One problem with Mayor Andrew J. Young, some critics suggest, is that as this city's second black mayor he often acts less like Maynard Jackson's hand-picked successor and more like some "smart-alecky white boy," to twist Young's famous phrase.
Labor leaders, neighborhood activists, former political foes and sometime-allies complain that Young is too close to the white business community and too distant from the city's poor.
The mayor's aggressive "pro-growth" policy, they say, threatens to destroy the character of city life. His vision for Atlanta is long on hope and short on follow through, says City Council President Marvin S. Arrington.
As the critics are talking, however, Young is walking -- virtually unopposed in today's nonpartisan election. He is seeking another term as one of only two "second generation" black mayors in the nation's largest cities.
At the same time, the 53-year-old former U.S. ambassador to the United Nations maintains his profile as one of the nation's leading black Democrats, even a potential candidate for president or vice president.
"No one's running against him because he can't be beaten," said Fulton County Commission Chairman Michael L. Lomax, one of several ambitious black politicians in line to replace Young. "He's a political superstar. Voters like him, and not only do they like him, they trust him."
Young's chief political worry today is not his own fate but that of the City Council members whose support he covets on development issues. He hopes to maintain the one-vote pro-development majority that has supported him on most "growth" controversies.
Beyond his second term, Young says he may run for governor in 1990 but is not interested in a 1988 presidential run or in returning to Congress. Young said he would not rule out the vice presidency but would think long and hard about any Cabinet post.
"Once you've been a mayor, where you're running something, it's hard to do anything where you're not the boss," he said, "It's even hard to be in a Cabinet position, where inevitably there will be a whole lot of smart-assed white boys in the White House manipulating you behind your back." Young once described aides in Walter Mondale's 1984 presidential campaign as "smart-assed white boys" who didn't know what they were doing.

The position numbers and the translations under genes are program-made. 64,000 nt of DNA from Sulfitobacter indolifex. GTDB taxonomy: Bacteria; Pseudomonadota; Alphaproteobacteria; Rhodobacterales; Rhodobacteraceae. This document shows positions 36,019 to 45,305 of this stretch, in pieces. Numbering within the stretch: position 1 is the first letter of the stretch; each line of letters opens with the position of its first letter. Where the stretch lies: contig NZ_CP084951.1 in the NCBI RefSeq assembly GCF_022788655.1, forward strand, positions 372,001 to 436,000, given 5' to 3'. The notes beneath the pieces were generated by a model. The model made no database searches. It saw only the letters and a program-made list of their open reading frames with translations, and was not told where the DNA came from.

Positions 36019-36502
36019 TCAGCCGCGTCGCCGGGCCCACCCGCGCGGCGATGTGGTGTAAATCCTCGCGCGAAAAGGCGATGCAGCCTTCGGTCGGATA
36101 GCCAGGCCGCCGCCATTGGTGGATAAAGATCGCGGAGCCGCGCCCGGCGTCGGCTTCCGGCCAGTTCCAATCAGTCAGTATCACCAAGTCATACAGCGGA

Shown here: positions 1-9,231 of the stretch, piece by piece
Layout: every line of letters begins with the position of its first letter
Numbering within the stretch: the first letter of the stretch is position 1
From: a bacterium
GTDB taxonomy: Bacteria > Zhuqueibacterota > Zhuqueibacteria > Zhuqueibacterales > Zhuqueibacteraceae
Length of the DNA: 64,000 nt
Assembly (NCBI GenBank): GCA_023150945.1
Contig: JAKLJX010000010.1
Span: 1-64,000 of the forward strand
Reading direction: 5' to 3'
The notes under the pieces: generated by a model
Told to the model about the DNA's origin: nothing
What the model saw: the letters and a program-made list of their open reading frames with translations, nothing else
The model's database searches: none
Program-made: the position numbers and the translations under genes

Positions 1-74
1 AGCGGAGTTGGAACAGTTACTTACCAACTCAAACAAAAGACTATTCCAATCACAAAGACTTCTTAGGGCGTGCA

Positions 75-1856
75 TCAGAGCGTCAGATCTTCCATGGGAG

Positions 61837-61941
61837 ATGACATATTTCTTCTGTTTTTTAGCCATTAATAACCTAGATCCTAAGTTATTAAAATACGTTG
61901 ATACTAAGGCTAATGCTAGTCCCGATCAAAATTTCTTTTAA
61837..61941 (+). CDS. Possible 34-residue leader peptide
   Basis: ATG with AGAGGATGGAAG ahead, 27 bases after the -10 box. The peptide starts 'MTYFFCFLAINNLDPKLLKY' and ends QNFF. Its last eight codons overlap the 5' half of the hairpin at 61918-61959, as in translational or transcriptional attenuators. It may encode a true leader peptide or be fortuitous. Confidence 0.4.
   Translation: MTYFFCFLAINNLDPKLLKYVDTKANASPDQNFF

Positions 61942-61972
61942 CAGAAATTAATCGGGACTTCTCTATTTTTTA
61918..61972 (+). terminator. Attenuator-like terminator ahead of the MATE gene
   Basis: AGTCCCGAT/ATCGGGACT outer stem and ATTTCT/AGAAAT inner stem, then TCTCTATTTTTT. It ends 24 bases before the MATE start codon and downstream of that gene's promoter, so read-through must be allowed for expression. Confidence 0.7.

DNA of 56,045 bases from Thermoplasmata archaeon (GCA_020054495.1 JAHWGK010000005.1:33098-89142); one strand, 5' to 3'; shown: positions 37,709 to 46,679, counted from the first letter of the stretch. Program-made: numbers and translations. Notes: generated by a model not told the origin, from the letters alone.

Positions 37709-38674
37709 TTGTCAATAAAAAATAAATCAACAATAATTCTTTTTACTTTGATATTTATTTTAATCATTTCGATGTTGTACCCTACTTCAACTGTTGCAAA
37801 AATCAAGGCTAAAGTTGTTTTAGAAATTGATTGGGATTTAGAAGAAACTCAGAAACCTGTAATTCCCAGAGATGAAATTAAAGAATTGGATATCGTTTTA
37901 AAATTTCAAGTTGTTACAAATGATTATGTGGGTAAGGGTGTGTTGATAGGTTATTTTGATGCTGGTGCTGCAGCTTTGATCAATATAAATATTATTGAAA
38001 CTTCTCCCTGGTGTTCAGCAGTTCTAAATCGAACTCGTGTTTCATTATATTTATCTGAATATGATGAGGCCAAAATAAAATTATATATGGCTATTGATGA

The backdrop for Young's almost certain reelection -- his opponents include a tire shop owner, a detective and a comedian -- is vastly different from 1981.
Then, Fulton County Commissioner A. Reginald Eaves contested Young's claim to the black vote and forced him into a runoff with a white state representative, Sidney Marcus. Voting polarized along racial lines.
White businessmen who snubbed Young in 1981 have fallen into line behind him, sometimes grudgingly.
Even supporters of the Rev. Jesse L. Jackson, who accused Young of being "on the wrong side of black history" for not backing Jackson's 1984 presidential campaign and who booed Young at the Democratic National Convention that year, have failed to field a candidate.
"It's kind of like Ronald Reagan," complained state Rep. Tyrone Brooks, who aborted his own run against Young. "He Young has that Teflon kind of protective shield around him. He can be terrible, but the people still like him."
In many respects, the success story of Young's first term is tied to his role as a "second generation" black mayor. Young and the District of Columbia's Marion Barry are the only mayors of major American cities to have succeeded fellow blacks.
By the time Young was sworn in as the 55th mayor of Atlanta, in January 1982, Maynard Jackson had waged many of the initial battles -- fighting to earn blacks a piece of the action in city and federal contracting plans and integrating the city bureaucracy, especially its uniformed services.